The St. Louis Palladium is on top of the 2012 Most Endangered List from Landmarks Association.
THE PALLADIUM - CLUB PLANTATION IS ONE OF THE TEN OLDEST BUILDINGS IN GRAND CENTER
Only ten over 100 years old remain.
ST. LOUIS DANCE LEGEND HORTENSE ALLEN
Born in St. Louis, Missouri and dancing from the age of 14, Hortense Allen got her break at producing and choreographing shows at the Plantation, the largest club in town, with a revue and her own chorus line by the time she was twenty.
She produced and danced in shows at the Rhumboogie in Chicago and the Club Harlem in Atlantic City, choreographing hundreds of shows, dancing every style of dance, sewing costumes for her lines, traveling in road shows, playing all the major houses, teaching thousands of younger women. She fought the color prejudice that effectively barred any but the lightest African American women from dancing in chorus lines. She produced shows that headlined boxing champion (and tap dancer) Sugar Ray Robinson, bandleader Louis Jordan, and singer James Brown. "I just let 'em call me as a chorus girl and choreographer, because it was hard, really hard, for a woman, in my time, to be a woman producer, to come up. Because they wouldn't take you."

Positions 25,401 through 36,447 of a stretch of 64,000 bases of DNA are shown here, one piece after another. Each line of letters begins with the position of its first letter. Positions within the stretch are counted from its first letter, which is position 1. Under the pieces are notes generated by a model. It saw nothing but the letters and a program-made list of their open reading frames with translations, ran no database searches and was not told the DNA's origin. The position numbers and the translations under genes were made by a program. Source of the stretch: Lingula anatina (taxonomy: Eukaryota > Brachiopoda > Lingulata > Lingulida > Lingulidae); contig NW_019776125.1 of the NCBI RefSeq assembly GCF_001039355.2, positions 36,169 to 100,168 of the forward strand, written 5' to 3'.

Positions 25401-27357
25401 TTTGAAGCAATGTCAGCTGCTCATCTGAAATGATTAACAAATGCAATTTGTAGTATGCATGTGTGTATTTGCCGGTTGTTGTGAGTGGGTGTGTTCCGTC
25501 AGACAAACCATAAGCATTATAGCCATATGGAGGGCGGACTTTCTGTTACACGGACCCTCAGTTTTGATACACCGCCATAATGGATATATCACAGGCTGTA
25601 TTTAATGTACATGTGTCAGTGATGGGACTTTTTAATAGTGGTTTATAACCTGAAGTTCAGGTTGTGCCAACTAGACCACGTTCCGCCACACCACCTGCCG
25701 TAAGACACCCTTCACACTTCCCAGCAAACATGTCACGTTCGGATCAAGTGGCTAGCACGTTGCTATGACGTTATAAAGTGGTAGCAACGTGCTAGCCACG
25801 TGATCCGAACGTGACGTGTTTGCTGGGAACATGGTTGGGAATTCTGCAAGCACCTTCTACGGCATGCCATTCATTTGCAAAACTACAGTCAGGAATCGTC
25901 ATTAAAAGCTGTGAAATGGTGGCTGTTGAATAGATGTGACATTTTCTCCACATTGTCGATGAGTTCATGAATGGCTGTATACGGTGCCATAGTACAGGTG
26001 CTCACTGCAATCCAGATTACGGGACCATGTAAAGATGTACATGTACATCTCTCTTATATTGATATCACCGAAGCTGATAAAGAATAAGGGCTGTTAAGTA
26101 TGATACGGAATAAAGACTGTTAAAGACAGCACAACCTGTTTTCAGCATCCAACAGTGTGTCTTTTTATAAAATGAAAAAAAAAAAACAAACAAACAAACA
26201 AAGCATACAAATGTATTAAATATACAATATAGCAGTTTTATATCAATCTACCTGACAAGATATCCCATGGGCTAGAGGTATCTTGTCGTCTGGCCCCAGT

From JERRY BERGER Q&A, PD Magazine, Sunday, June 2, 1996.
"Looking through old family photos, I found some taken at the Plantation Club on Delmar Boulevard before World War II. Do you have any information on the club?"
-- John Ferguson, St. Louis
Club Plantation, 3617 Grandel Square, was closed in June 1947 because it was caught in a squeeze between state law, which required early closing hours for such places, and the high fees that entertainers demanded. Anthony Scarpelli, operator of the popular club, which featured big-name entertainers, reportedly attributed the final blow to salary demands by the Mills Brothers.
The musical group asked for $3,500 for a 12-night engagement. At the time, the Mills Brothers was a popular act on radio and in recordings. Other big-name stars that appeared at the club were Ella Fitzgerald, Sarah Vaughan, the Ink Spots and Louis Armstrong.
(©1996 St. Louis Post-Dispatch)
ST. LOUIS CLUB PLANTATION HAS ALWAYS BEEN A TARGET OF THE VETERAN'S ADMINISTRATION
In the 1940s, after taking the historic Vandeventer Place neighborhood down, the V A hospital demanded that the city demolish the Club Plantation and everything else near them in Grand Center.
This article is from 1947. That threat was made over 60 years ago and it was repeated a month ago: http://fox2now.com/2012/07/10/sweetie-pies-offered-buyout-for-va-expansion/
LEGENDS OF THE CLUB PLANTATION